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Bright Lights, Smart City


As smart cities grow in number and complexity, placing increasingly high demands on centralized cloud data centers, many industry experts believe that colocation facilities will become their foundation

require gigabit-per-second throughputs to relay massive amounts of data among connected devices and systems in near-real time. Compared to current 4G LTE networks, 5G provides very high data rates, extremely low latency, an increase in base station capacity and significant improvement in quality of service (QoS).

In the U.S., one global networking provider has just launched 5G initiatives in support of smart city developments in Houston, Indianapolis, Los Angeles, and Sacramento. Given their ability to provide enhanced connectivity and their experience managing complex networks while mitigating cybersecurity threats, network operators and telecom providers are uniquely positioned to serve the technological requirements of smart cities. Telcos, in turn, must colocate network infrastructure in highly connected data centers located within the city limits to ensure fast, secure and resilient connectivity at all times. 

Colocation at the Edge

As smart cities grow in number and complexity, placing increasingly high demands on centralized cloud data centers, many industry experts believe that colocation facilities, especially those located in or within close proximity to major metro areas, will become their foundation. In seeking colocation, smart city architects and service providers will need to prioritize scalable storage for the exponential increase in data and the computing power needed for advanced analytics. Many edge devices and smart systems lack adequate computing power to accomplish this on their own. And moving data back and forth to the cloud presents challenges of latency, bandwidth and security that are a non-starter for self-driving cars and robotics, applications in which decisions have to be made with lightning speed.

Hence, as smart city planners future-proof for tomorrow’s requirements, it’s essential that data centers are located as close as possible to the edge of the network to ensure low latency so that smart systems and applications can function optimally. But beyond storage, compute and connectivity, colocating at the edge in Tier III facilities will also provide technical infrastructure with the necessary flexibility and security as well as an abundant, reliable power supply and cooling resources. Smart cities, the embodiment of the Internet of Everything (IoE), which Cisco defines “the intelligent connection of people, process, data and things,” require a high-availability, reliable and sustainable data center that can deliver continuous uptime.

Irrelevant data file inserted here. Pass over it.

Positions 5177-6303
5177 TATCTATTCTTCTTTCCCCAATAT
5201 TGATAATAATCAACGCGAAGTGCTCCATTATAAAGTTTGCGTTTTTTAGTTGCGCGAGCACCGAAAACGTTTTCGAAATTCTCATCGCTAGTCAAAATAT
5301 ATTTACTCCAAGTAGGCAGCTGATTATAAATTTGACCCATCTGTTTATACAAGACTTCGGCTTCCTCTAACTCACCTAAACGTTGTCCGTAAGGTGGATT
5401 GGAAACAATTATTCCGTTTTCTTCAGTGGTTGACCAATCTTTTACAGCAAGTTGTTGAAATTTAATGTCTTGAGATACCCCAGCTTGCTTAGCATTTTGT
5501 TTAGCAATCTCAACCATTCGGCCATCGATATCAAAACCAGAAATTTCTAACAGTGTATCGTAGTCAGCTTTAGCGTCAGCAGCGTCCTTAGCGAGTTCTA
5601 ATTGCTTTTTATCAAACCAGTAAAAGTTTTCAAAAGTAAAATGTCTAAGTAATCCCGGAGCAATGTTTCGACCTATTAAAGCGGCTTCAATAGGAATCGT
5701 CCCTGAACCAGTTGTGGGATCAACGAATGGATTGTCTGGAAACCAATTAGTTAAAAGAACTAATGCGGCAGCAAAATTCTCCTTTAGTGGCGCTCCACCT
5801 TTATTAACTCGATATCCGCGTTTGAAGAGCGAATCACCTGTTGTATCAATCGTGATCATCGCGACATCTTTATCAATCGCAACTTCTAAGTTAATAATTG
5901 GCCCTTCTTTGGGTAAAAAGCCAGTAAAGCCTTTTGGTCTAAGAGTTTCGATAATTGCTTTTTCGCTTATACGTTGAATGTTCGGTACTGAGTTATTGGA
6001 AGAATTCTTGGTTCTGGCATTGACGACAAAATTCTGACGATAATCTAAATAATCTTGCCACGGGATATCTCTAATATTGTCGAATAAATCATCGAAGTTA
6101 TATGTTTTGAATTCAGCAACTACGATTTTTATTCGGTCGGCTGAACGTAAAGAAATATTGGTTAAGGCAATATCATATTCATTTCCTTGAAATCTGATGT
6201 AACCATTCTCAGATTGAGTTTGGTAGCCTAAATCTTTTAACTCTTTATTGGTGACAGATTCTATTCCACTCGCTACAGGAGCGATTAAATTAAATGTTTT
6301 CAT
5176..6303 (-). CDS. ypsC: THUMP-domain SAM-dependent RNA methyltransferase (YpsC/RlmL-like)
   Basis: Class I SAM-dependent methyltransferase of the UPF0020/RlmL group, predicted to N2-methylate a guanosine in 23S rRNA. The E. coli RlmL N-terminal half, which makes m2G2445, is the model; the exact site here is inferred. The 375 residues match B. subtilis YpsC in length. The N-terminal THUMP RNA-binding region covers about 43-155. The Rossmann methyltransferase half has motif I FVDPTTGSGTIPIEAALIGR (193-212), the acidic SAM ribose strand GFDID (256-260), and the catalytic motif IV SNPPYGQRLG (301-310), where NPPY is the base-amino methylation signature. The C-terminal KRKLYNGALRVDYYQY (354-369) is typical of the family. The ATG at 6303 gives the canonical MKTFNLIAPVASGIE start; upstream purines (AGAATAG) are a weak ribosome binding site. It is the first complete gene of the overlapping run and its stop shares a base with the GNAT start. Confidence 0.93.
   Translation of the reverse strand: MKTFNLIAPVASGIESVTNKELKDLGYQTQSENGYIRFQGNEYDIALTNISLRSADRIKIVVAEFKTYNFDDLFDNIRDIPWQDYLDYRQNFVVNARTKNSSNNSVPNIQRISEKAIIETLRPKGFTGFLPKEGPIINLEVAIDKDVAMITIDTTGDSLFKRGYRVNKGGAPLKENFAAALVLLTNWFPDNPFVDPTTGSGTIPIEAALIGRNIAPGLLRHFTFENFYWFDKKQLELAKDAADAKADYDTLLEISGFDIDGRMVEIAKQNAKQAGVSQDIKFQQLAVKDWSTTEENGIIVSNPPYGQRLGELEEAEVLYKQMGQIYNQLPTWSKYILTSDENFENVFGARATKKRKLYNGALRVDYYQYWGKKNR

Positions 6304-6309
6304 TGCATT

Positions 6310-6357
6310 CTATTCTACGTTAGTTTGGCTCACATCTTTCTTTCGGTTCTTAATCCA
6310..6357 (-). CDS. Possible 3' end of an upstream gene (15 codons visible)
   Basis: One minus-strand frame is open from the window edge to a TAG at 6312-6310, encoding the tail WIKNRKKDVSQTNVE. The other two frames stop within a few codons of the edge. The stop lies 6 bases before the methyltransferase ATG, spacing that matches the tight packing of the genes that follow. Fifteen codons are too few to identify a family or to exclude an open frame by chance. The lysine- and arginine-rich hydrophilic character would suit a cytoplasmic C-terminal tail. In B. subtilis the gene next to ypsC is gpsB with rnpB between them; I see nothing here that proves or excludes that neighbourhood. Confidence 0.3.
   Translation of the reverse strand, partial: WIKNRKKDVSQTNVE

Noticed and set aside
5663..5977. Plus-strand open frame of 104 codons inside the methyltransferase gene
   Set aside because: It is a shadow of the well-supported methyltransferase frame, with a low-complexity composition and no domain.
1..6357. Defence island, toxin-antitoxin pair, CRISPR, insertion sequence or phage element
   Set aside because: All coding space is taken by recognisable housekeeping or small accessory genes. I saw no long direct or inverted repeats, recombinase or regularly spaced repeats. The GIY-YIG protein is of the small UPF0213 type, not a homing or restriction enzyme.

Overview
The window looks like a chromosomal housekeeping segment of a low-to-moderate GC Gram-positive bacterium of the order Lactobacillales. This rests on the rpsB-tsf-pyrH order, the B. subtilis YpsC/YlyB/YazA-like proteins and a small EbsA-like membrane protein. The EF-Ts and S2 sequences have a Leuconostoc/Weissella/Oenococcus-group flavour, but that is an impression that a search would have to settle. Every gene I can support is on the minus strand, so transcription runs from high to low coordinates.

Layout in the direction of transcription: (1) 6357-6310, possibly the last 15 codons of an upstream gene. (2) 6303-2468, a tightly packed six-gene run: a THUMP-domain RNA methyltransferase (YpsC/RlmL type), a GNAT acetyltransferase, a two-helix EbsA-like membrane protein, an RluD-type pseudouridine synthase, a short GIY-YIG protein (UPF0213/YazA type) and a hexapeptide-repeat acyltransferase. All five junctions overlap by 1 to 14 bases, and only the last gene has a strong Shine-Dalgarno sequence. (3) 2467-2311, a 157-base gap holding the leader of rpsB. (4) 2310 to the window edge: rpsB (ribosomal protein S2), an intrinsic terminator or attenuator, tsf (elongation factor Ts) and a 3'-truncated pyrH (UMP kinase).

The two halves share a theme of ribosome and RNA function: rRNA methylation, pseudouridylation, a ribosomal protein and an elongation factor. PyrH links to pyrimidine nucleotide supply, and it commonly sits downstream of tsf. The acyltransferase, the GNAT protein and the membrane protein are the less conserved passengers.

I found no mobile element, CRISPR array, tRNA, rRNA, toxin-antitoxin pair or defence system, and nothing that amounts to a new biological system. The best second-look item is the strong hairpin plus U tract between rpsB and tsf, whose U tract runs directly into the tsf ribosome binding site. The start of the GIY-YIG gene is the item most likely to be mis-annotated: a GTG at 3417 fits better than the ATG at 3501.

The Tier III Data Center Solution Supporting the Smart City of Los Angeles

The City of Los Angeles in the process of teaming up with several major carriers to help realize the ambition of making LA one of the smartest cities in America through improvements in traffic control, public safety, air quality and digital infrastructure. To achieve this, the city is exploring public-private partnerships for the deployment of a variety of smart cities solutions ranging from digital kiosks and smart streetlights to structural monitoring. In addition, multiple enterprises are working on a host of IoT applications, including autonomous vehicles. 

As the second-largest city in the United States with a population of more than four million people, the need for ample colocation space has never been more of a priority as Los Angeles strives to become a leader in smart city development. While the city has approximately 2.6 million square feet of custom-built data center space, much, but not all of it, is already at capacity.

Colocation data centers located in the heart of LA are needed to provide:

  • Scalable capacity for future growth
  • Resilient infrastructure to securely house critical data
  • Low latency interconnectivity at the edge of the network

West 7 Center can serve the requirements of smart city IoT network and application environments, as well as their end users. The 348,000 square foot facility is the ideal place to house mission-critical equipment, establish vital cross-connects and ensure data analysis occurs close to an end-user population and edge devices, helping make Los Angeles’ dream of being a smart city a reality.



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